This week the topic in our class was, Online Teaching and Learning. We had several activities in association with this topic. One of those activities was to experience a free/open source course. I chose a course that I was of interest to me due to my current position in marketing.
The course I took was titled, “Facebook Marketing Rules of Thumb.” This was a webinar style class and the presenter was Fred Joyal, the founder of 1-800-Dentists. Fred Joyal has his own blog, has written a book and offers several seminars and webinars, all of which relate to dental practice marketing. I have virtually attended his classes in the past, and have always learned a lot, but this one especially piqued my interest due the expansion of our offices’ Facebook presence as part of my marketing plan for the year.
I found the Facebook Marketing Rules of Thumb course very interesting. There were quite a few very interesting facts about Facebook relating to dental practices and people who are potential patients. The course started with some facts as to why offices/businesses should have a Facebook presence. Here is a list of some of the most interesting facts that I learned:
The next section of the course was about after an office has a Facebook page, and some things to keep in mind in order to get the most out of a Facebook campaign. This section included suggestions like: try to post at least 2x a week, don’t post clinical information, make sure posts are fun and light weight (people don’t want to be lectured on FB) and that posts should convey the experience of being a patient at your office.
The final section of the course was about what types of things to post on a dental Facebook page. Some of the things that were included were: great patient reviews, before and after patient photos, promos and contests, dental related articles, and staff and office photos and videos. There were also tips about how to handle tough situations that might arise from having a Facebook presence.
I really enjoyed the class and felt I got a lot out of it. The format of the course was an online webinar. I had to log into a group meeting, at a specified time, that I received an invitation for prior to the webinar date. Once everyone was logged in, there was a group moderator who introduced Fred Joyal. From there Fred taught the class with visuals to go along with his presentation. Throughout the course the students could type in a question if they had one, and the moderator would read the question for Fred to answer. At the end of the presentation there was a lot of time left for more questions and further discussion on the particulars about the topic.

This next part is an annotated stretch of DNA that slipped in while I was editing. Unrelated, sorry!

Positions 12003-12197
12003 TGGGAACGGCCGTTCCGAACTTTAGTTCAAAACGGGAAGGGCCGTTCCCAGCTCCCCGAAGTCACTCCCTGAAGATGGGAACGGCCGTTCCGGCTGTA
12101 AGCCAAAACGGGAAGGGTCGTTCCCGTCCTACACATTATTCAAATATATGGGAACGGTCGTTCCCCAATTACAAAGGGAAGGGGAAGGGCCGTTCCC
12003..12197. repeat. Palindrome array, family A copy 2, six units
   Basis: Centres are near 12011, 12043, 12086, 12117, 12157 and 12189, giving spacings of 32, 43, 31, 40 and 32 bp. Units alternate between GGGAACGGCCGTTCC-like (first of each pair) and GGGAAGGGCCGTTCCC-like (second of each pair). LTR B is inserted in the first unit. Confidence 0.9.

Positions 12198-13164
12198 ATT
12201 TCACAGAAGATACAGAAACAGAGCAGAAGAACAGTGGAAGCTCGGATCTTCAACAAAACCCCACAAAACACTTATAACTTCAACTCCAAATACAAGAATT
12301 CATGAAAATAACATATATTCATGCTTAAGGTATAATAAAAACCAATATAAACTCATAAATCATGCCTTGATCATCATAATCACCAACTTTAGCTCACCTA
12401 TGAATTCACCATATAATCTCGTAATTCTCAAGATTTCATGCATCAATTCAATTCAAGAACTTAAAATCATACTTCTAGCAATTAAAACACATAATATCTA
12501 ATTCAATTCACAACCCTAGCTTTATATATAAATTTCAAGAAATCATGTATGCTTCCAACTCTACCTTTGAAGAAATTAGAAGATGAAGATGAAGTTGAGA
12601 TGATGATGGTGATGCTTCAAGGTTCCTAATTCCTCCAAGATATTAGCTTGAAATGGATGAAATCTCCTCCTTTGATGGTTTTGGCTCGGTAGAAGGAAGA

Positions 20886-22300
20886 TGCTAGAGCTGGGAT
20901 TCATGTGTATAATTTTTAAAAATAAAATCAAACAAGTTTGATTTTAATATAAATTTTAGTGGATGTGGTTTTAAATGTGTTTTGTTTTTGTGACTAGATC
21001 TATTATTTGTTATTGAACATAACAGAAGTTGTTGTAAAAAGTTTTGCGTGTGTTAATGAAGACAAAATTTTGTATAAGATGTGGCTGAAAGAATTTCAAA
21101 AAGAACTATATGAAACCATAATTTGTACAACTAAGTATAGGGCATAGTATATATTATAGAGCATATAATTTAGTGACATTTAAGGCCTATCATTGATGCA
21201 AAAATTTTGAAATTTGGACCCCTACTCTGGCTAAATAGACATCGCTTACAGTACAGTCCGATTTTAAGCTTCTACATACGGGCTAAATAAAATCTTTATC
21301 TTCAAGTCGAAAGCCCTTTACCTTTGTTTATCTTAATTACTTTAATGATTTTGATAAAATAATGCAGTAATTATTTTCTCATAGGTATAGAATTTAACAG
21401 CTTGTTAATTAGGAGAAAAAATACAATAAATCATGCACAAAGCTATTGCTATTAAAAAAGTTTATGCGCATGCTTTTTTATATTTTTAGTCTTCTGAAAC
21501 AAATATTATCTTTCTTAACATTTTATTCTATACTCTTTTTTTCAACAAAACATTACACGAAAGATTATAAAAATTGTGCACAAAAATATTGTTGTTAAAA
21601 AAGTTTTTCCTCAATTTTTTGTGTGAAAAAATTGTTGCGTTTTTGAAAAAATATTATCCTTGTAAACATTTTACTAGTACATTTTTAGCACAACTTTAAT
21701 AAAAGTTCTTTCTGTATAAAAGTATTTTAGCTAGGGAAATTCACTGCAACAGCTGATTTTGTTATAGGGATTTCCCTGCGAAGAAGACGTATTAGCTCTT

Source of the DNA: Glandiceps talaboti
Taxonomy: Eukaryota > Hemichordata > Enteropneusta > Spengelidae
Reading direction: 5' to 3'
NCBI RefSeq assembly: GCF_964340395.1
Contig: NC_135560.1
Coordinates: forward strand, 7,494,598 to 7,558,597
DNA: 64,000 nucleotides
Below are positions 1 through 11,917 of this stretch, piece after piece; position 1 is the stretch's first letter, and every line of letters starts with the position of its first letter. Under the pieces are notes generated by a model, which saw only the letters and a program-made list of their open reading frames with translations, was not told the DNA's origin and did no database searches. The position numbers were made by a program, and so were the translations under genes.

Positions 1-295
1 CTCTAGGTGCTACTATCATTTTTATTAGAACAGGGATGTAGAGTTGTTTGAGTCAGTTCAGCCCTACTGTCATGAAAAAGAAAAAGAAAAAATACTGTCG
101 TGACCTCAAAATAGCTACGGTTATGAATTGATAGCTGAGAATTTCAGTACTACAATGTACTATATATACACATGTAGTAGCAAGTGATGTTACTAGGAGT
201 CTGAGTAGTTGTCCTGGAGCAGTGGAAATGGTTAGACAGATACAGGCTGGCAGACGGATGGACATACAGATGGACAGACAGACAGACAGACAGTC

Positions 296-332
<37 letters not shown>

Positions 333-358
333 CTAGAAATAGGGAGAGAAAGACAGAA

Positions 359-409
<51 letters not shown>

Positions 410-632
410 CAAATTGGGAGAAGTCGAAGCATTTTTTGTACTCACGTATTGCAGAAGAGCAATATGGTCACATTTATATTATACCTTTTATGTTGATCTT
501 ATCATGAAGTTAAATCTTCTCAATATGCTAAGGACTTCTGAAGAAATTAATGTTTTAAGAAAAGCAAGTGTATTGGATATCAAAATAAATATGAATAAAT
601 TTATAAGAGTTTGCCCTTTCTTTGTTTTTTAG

Having been involved with this online course and having taken similar courses in the past, I can see some benefits in online education. I have actually looked into taking some of Fred Joyals seminars in person, but that would of course have a much larger expense. Not only would I have pay to register for the seminar, I would also have to pay for travel accommodations as well (the last one I was looking into was in Chicago), not to mention the time away from the office. So with all of that said, I’m sure my company, and other businesses like it, are extremely grateful that there are online open source courses available for their employees.
The same goes with K-12 online education. There might be some times when online schooling just makes more sense than a traditional schooling. There are some students who may not be able to attend school in the traditional capacity due to lack of transportation or even physical limitations and online education would be a wonderful option for these students. There also may come a day when the cost savings of an online school outweighs sticking to a traditional school. No matter the reasons for online education it is just another great source to be able to offer so that every student has an opportunity for an education.